With this type of scam, scammers send emails or text messages that appear to be from a business that the user does business with. “The email or message will instruct the user to click on a link to view an invoice,” Chan says. “If the user clicks on the link, they’ll be taken to a website that looks like the business’s website. However, this website is a scam site, and if the user enters their personal information, they will give the scammers access to their account.”
The lottery scam can be used for any prize. In this scam, emails or text messages appear to be from a lottery company or a company offering a prize of some sort. The email or message will ask the user to click on a link to claim their prize and enter their Zelle account to send the “lottery winnings.” Like the fake invoice scam, if the user clicks on the link, they will be taken to a website that looks like the lottery company’s website, and if the user enters their personal information, they will give the scammers access to their account.
Paul Bischoff, a privacy advocate at Comparitech, warns against clicking on links or attachments in unsolicited emails or texts, because they could install malware on your device. “You’re tricked into installing malware,” Bischoff says, “and an attacker could hijack your device and send themselves money from your Zelle app.”
And that’s not all. “More severe malware could hijack banking apps like Zelle and send money directly from your account,” Bischoff adds. “Other malware might just wait for you to log in to your bank account via a web browser so it can steal your password and send it to the attacker. Another strain of malware might redirect you to a phishing site when you try to access your bank’s website or Zelle, which then steals your password and other info.”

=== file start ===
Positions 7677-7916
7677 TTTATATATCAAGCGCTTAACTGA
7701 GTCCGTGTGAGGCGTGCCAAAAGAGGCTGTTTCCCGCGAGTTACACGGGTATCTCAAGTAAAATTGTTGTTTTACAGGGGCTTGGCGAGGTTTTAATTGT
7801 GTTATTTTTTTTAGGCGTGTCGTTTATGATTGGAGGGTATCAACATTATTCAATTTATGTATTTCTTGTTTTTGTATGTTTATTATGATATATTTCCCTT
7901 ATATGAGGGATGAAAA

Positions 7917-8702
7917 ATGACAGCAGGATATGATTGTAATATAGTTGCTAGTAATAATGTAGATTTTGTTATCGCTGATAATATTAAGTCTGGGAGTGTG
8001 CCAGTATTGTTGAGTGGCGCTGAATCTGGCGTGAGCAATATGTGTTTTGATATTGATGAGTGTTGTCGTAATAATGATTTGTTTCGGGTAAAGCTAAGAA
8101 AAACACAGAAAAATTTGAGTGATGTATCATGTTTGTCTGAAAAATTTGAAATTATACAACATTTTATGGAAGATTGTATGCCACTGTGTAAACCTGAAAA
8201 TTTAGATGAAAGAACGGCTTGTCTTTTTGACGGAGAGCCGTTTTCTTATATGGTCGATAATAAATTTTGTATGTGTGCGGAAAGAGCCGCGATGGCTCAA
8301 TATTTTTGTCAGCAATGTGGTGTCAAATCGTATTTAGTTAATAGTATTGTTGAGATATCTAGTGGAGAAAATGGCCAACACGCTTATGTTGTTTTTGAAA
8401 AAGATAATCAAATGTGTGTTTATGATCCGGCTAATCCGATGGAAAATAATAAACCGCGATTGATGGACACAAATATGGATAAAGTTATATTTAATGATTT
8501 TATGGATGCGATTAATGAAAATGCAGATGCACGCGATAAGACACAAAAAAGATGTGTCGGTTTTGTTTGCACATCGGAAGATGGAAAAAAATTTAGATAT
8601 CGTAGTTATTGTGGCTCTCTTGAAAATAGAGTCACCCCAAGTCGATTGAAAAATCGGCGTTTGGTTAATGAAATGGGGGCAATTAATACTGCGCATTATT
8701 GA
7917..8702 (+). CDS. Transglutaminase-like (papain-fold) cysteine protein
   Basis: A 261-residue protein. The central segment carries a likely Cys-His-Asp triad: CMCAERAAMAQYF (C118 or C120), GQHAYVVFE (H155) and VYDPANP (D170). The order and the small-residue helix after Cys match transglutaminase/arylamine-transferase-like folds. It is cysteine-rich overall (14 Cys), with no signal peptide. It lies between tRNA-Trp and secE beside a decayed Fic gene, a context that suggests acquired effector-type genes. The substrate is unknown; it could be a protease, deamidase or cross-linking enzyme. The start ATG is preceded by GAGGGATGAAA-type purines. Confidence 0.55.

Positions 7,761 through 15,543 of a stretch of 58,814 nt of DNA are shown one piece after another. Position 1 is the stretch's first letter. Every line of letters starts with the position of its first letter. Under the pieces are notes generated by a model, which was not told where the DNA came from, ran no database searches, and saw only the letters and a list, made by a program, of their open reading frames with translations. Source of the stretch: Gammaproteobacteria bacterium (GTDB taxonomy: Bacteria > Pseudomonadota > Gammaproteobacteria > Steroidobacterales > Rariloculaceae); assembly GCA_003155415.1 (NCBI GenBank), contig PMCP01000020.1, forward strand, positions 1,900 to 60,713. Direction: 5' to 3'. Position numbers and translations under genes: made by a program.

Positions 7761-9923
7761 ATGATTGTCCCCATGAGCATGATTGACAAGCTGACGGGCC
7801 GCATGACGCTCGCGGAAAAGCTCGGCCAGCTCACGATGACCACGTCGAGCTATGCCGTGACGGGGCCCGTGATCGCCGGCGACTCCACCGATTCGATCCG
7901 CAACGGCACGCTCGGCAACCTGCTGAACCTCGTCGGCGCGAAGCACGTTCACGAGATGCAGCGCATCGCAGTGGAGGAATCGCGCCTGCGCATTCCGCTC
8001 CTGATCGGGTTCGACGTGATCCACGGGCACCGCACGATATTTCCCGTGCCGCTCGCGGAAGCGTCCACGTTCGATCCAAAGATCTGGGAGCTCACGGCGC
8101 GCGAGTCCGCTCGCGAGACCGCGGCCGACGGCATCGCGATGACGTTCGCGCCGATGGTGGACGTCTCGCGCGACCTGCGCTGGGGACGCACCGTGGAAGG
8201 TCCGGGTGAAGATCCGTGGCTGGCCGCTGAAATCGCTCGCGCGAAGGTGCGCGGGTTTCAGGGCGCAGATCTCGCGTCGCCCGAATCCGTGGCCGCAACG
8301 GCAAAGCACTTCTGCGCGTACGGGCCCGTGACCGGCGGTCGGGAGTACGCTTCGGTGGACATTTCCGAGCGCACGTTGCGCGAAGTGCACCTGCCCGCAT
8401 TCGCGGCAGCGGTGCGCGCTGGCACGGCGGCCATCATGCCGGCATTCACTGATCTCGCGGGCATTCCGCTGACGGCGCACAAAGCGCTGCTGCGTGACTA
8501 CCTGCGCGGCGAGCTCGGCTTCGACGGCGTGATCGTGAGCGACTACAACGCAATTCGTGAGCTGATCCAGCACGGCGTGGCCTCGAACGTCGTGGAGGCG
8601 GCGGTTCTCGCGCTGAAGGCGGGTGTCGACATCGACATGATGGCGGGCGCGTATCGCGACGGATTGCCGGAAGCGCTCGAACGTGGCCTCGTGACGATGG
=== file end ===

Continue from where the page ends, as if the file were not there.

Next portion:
Jim Murphy, Director of Fraud Management North America at D4t4, also warns against the goods-and-services scam. “This happens when you shop online and pay using Zelle and never receive what you paid for,” Murphy says. “The item is usually listed at a discount but only if it’s purchased within a limited time window.”
As Hamerstone warns, be wary of companies or individuals with products that are priced low or are hard to find—and who then push you to pay via Zelle.
Emergency phone scam
“Another thing to watch out for is someone asking to use your phone,” Hamerstone warns. “There have been cases where someone will fake an emergency, ask to use a stranger’s phone and then quickly send a payment to themselves.”
Can Zelle refund my money if I’m scammed?
Because Zelle is intended to be used between people who know each other, and the money goes directly from one bank account to another, there is little to no protection at this time if you fall for a Zelle scam.
“It is important to note the difference between fraud and a scam. In short, if someone gets access to your account without you being involved in any way, that is considered fraud, and you will generally be able to get your money back,” Hamerstone says. “But if you are the victim of a scam—where you are tricked into sending someone money, whether for a product or service that you never received or never even existed—then you are unlikely to get your money back.”